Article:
lemon tart
 

Raymond Blanc

A showstopping dessert is the ultimate way to seduce your guests. Raymond Blanc guides you through the classic techniques to success

‘I have always adored desserts. They are the last dish of a wonderful celebration — a final flourish. To me, they represent the perfect opportunity to win the heart and soul of your guests ... leaving them with a smile. The starter and main course are serious business; the dessert is a chance to flirt! It is no secret that this is one of my favourite times of year — though I love all the seasons for what they bring to our tables. I do hope you enjoy creating this little selection of desserts, hopefully adding something sweet and special to your spring celebrations.’

Lemon tart
This is one of my favourite desserts. The contrast of sweet and sour is a real crowd-pleaser at any dinner party and the perfect way to end a meal.

serves 6-8 people

for the sweet pastry
120g unsalted butter, diced, at room temperature
75g icing sugar, sifted, plus extra for dusting
3 medium free-range or organic egg yolks
250g plain flour

for the lemon cream
5 medium free-range or organic eggs, beaten
150g caster sugar
85ml lemon juice
2 tbsp finely grated lemon zest
150ml double cream

01 In a large bowl, using a spatula or wooden spoon, mix the soft butter and icing sugar to a cream, then beat in two of the egg yolks. Add the flour and, with your fingertips, rub the butter mixture and flour to achieve a crumbly texture. Add 2 tbsp water and press the mixture together to form a ball.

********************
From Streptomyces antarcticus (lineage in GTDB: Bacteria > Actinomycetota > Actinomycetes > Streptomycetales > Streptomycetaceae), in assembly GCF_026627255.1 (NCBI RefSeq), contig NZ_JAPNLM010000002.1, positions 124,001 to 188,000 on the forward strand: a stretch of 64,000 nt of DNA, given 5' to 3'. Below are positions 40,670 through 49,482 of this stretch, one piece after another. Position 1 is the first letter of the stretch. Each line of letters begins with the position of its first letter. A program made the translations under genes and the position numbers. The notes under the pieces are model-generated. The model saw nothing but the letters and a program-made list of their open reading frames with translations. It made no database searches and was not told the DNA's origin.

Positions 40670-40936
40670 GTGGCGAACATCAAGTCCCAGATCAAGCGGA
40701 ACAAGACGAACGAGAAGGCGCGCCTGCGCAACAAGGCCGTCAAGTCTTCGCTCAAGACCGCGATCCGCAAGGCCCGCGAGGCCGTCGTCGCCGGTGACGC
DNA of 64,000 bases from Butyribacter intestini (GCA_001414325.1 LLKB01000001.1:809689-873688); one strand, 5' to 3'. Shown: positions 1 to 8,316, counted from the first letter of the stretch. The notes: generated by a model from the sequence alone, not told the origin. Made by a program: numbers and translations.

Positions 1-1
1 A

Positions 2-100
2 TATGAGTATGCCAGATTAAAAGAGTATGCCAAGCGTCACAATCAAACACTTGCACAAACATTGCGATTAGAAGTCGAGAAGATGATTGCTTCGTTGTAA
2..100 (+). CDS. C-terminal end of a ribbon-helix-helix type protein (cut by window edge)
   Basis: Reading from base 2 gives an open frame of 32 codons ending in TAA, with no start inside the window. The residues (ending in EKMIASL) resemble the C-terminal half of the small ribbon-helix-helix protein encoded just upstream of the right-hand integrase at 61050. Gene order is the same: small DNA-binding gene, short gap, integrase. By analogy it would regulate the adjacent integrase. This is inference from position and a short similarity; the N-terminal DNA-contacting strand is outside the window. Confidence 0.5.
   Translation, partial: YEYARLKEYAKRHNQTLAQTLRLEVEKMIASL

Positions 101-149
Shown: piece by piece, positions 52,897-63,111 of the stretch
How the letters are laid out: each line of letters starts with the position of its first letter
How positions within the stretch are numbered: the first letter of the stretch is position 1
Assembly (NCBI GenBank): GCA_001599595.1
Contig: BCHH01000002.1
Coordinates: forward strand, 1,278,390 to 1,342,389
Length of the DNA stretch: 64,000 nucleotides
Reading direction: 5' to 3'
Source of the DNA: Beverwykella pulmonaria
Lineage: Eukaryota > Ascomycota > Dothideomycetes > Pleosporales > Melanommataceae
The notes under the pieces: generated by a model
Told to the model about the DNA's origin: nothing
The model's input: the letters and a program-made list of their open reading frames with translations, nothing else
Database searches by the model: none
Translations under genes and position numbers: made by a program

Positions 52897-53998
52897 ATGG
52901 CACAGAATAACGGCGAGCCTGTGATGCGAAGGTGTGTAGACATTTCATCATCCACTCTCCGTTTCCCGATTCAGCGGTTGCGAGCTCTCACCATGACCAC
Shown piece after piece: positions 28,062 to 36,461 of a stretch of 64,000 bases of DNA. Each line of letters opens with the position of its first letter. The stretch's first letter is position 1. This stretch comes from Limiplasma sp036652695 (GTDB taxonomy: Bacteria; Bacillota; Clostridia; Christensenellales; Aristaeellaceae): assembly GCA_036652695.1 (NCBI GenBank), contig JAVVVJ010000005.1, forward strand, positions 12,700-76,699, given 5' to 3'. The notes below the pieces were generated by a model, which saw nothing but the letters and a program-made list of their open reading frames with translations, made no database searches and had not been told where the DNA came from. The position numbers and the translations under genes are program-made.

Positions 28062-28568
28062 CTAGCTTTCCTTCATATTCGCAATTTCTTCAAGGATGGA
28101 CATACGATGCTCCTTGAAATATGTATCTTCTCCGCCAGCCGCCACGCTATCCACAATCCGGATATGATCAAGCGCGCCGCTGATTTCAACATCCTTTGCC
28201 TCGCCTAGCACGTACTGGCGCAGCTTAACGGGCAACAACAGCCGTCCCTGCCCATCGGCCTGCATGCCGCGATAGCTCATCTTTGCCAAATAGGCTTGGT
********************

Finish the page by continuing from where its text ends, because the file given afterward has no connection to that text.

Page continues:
02 With the palms of your hands, knead the pastry on a lightly floured work surface until it has an even consistency. Do not overwork the pastry or it will be hard and lose its crumbly texture. Flatten the pastry slightly with the palm of your hand, wrap in clingfilm and refrigerate for 30 minutes to rest and reduce shrinkage during cooking.

03 Sieve the beaten egg to remove any large lumps. Then, in a large bowl, mix in the sugar, lemon juice and zest and whisk for a few seconds. Add the cream and whisk it in, then place in the fridge.

04 On a lightly floured work surface, roll out the pastry into a circle 3mm thick. To line a 24cm tart ring, place the ring on a piece of greaseproof paper, roll the pastry over the rolling pin and unroll it into the tart ring. With one hand, lift the pastry, and with the other, gently press it into the bottom edge of the ring so that it fits tightly. Be careful not to stretch it.

05 Cut off excess pastry by rolling the pin over the top edge of the ring. Then, using a small ball of the leftover pastry, press gently around the base of the tart to ensure a snug fit. Prick the base of the pastry all over with a fork and refrigerate for 30 minutes. Meanwhile, heat the oven to 160C (180C non-fan).

06 Line the pastry ring with greaseproof paper and fill with baking beans. Bake for 10 minutes, then remove from the oven and lift out both the paper and beans. Return the tart to the oven and bake for a further 20 minutes. Brush the inside of the pastry with the remaining egg yolk and return to the oven for 1 minute. The beaten egg will create a seal on the pastry and prevent it becoming soggy when the lemon cream is added. Turn the oven down to 140C (160C non-fan).

07 Pour the lemon cream mixture into a saucepan and warm it gently, being careful not to heat it too much or it will scramble. Pour the warm mixture into the pastry case and bake for 25 minutes, until barely set. Remove from the oven and leave to cool for at least 1 hour, then dust with icing sugar and serve.